In this sweeping world history, Mann chronicles the spread of globalization, examining the mingling of the world’s ecosystems through travel, trade, colonization, conquest, and migration, from its beginnings in the 15th century to its continued impact in the present day.
Adapted by Stefoff for teen audiences, this riveting account shows how the complex, interconnected economic and environmental consequences of the European "discovery" of the Americas shaped many unexpected aspects of the modern world. The collision of unfamiliar flora, fauna, and microbes produced unforeseen wealth, conflict, exploitation, disease, misery, and social upheaval. Mann examines such fascinating subjects as the connections between malaria and slavery, how silver mined in Bolivia funded economic development in rural China and wars waged by the Spanish empire, how the rubber plant enabled industrialization, and how the potato plant fed millions of Europe’s poor for centuries and then caused the deaths of millions. All of these fascinating stories are woven together in a clear, compelling narrative. The complex subject matter is impressively handled with deftness and wit.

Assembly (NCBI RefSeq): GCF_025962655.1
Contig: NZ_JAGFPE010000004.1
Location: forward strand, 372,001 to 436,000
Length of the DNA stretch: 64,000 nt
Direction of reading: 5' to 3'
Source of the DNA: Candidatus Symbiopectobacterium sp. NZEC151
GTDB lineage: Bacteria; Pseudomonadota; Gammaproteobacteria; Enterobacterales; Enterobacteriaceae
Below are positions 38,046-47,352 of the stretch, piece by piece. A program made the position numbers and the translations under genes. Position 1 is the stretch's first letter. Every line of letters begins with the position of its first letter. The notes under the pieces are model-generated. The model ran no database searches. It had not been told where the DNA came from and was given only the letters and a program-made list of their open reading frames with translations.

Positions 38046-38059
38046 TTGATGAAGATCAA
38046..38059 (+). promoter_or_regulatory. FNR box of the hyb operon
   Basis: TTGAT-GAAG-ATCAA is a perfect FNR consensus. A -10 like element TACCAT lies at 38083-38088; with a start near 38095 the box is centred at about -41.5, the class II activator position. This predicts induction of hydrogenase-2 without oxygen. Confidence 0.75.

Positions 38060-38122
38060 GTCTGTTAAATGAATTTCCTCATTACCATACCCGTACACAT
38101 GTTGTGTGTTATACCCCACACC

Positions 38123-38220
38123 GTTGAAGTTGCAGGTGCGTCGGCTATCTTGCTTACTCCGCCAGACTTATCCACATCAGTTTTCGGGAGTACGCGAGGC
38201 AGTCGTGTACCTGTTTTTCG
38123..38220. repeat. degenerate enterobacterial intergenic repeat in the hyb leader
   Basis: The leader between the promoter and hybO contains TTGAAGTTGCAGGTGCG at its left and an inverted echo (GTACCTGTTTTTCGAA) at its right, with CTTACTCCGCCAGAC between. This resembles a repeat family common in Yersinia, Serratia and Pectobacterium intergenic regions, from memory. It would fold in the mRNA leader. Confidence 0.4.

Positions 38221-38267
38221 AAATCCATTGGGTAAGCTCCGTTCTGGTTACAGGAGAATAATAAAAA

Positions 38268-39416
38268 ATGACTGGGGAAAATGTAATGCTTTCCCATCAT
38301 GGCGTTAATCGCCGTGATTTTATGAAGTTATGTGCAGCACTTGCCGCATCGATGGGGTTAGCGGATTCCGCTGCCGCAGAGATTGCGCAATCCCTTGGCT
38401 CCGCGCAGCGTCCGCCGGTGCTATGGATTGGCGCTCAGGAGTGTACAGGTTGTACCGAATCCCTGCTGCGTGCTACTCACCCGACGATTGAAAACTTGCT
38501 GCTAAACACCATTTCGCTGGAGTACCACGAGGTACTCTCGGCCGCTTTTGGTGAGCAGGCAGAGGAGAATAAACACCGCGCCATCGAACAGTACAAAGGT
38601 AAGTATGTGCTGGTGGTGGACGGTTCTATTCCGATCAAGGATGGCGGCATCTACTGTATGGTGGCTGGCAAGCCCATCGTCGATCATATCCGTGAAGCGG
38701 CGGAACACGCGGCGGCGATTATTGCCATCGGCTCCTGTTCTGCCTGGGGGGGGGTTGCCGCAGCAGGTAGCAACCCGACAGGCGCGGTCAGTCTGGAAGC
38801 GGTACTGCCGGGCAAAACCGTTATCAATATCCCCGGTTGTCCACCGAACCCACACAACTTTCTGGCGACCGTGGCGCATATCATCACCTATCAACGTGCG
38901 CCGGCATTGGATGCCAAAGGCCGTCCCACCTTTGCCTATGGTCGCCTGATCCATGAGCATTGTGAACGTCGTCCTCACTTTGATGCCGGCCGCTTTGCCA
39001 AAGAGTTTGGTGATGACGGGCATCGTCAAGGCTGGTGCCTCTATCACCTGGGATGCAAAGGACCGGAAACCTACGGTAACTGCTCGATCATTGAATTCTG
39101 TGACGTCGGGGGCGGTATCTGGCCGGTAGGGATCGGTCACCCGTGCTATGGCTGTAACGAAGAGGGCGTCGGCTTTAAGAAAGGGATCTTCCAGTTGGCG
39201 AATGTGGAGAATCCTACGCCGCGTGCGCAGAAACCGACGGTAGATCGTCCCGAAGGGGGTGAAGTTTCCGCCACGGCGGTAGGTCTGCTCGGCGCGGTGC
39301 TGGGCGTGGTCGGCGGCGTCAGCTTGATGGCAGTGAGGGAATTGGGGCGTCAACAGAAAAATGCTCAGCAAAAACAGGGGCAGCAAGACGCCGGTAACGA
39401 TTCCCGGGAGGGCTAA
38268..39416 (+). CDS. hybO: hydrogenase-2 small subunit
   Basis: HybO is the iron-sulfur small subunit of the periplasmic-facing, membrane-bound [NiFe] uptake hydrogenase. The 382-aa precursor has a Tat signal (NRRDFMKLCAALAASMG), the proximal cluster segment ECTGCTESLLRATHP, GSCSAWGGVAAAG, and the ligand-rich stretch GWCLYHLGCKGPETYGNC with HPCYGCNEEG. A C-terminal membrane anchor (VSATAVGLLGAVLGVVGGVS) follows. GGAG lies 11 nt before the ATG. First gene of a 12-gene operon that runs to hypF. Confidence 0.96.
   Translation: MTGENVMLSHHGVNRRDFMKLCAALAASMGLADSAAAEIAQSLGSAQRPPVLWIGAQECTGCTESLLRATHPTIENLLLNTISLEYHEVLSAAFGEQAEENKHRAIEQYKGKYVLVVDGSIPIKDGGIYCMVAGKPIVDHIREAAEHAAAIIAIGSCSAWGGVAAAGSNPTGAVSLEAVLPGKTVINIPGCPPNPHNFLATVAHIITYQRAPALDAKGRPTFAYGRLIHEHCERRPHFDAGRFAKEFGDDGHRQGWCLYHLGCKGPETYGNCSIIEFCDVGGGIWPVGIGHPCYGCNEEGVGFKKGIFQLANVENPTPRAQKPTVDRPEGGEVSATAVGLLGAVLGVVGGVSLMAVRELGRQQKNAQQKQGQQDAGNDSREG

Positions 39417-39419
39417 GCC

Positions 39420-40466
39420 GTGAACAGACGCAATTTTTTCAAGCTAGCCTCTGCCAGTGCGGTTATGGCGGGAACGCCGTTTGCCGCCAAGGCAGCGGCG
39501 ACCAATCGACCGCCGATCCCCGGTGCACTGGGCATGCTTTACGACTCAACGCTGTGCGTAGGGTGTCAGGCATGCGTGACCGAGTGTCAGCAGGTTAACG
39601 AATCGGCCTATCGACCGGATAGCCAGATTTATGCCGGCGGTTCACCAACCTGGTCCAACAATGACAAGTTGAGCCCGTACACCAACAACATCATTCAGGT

A provocative, gripping account. (photos, maps, timeline, glossary, index) (Nonfiction. 12-18)